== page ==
Monday, February 5, 2007

BigAssSuperstar: Un-Weighted: Week Twenty

My appetite has returned. My exercise routine has not. Thus ...

Start weight: 220 pounds
Last week: 208
This week: 209
Change: +1
Total loss: 11 pounds

I actually had one reading of 208, but went with the prevailing 209 so as not to "cheat" and set myself up for 210 next week.

The recent visit with Sandra and Byron introduced me to a book called The Testosterone Advantage Plan. (Available at Chapters and Amazon.) Byron says he's trying it and finding it useful. Turns out I had the book on my bookshelf already, but I'd never opened it.

It's a nine-week plan from the people at Men's Health Magazine which purports to exploit and enhance the male body's own testosterone to achieve a stereotypically manly physique. Its diet premise appears to be a higher-protein Mediterranean diet, with about one-third protein, carbs and fats. It postulates that fat has a role to play in making testosterone, that protein is helpful to enhance the thermic effects of eating (that is, the calories you burn processing the food you ate), and that carbs aren't all they're cracked up to be. I haven't reached the workout part of the book yet, but the preliminary chapters hammer home the concept that to burn fat, you really ought to be building muscle, since muscle-building is heavy metabolic work, and the body burns more calories when it has more muscle. Sounds fair.

So far, so good. I can totally agree that more muscle = more calories burned, and more muscle = good lookin', and that paying attention to protein intake etc. is generally wise.

I'm slightly skeptical of the book's "(almost) everything you've been told about eating and fitness is dead wrong -- and we're right" approach. The authors pick apart studies that support the old low-fat diet concepts, being especially harsh on studies with small sample sizes. However, their own sample size is something like a dozen guys. And for all their hype about testosterone, they don't actually test for testosterone at any point in their studies.

Having said all that, I'm not crying "bullshit" over the Testosterone Advantage Plan. At this point, *any* prescribed diet and exercise program, followed carefully, would likely do wonders for my body. So I'm going to keep reading, and try to use the authors' motivational hyperbole to get me lifting weights again.

I only have another month and a half in the Un-Weighted project, so it's time to see if I can crack 200!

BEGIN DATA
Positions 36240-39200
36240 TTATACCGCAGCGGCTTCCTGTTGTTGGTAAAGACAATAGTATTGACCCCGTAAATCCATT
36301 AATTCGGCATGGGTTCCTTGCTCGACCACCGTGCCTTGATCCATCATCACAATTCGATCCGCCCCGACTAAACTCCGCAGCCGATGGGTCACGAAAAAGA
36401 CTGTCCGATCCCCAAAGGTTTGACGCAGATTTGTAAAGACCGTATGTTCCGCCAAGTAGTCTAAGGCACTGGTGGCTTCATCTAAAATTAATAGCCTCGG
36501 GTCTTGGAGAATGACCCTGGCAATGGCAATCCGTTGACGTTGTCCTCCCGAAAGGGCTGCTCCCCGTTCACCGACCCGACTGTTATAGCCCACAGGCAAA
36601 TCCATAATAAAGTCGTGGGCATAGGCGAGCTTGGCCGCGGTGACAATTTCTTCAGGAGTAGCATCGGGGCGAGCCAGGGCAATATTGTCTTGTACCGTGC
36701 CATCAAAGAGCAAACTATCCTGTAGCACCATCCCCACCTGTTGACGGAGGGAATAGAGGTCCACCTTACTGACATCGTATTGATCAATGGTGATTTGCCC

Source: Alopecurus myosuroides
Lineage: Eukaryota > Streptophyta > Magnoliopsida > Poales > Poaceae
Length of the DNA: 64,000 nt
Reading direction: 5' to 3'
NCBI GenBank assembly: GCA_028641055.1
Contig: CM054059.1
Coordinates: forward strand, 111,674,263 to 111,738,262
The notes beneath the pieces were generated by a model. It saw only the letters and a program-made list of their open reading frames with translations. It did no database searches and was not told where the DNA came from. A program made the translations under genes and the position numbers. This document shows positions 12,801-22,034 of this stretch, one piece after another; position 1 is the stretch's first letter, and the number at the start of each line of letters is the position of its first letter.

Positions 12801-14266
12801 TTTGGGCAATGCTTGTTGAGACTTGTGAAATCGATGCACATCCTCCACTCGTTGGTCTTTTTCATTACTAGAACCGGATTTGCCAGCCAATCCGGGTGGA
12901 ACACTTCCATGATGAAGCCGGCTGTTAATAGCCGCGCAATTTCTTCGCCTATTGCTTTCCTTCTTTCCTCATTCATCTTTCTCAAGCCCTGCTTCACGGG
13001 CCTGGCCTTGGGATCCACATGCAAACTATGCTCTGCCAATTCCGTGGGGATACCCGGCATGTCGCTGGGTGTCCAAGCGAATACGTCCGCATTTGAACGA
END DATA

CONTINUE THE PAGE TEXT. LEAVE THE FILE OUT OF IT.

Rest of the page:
1. hey scott.
    so, i was reading this latesdt blog and i just have a couple comments...
    I am not convinced by the author's statistics either - a small sample such as they have cited is not very useful and has no statistical merit...dissing other fitness plans/methodoligies is also not really very useful either. cardio workouts are a great way to burn calories and strengthen the heart.
    however, be that as it may, i took up 'the plan' 4 weeks ago and so far my results are as follows:
    start weight: 206lbs
    today's pre-workout weight: 197lbs.
    I have not been hungry at all eating by the schedule laid out by the author, and have even gone 'off the roadmap' a couple times when S and I have gone for dinner...Also, i spent a week in South Carolina, so i had virually no workouts and, well, the food available there isn't the healthiest :)
    So I guess that it might either be 'the plan', or just consistent working out and carefully planned caloric intake.
    Either way, there is one fact that is true in the book - gaining muscle is almost the only way in which to lose significant weight and keep it off. The increase in muscle also increases a mans T-levels (I think they elude to that in the book but never really make it a big issue).
    I feel much more energetic these days and I am seeing real results.
    I hope you can find something that works for you well and you can keep with it! Keep it up dude.

  2. heya fella,
    I don't think your exercise routine is something you can expect to come moseying on back on it's own like a lost kitten, overjoyed to once again be in familiar company. For me, at least, it's the sort of thing that you have to seek out in all the dark corners where it might have scooted off to, and you have to coax it out gently, and if that doesn't work, you may have to resort to more extreme boot camp measures :)
    This is something I continually struggle with, and I know how hard it is, but we must be patient and not let our non-routine exercise schedules become routine! Good luck, my buggy!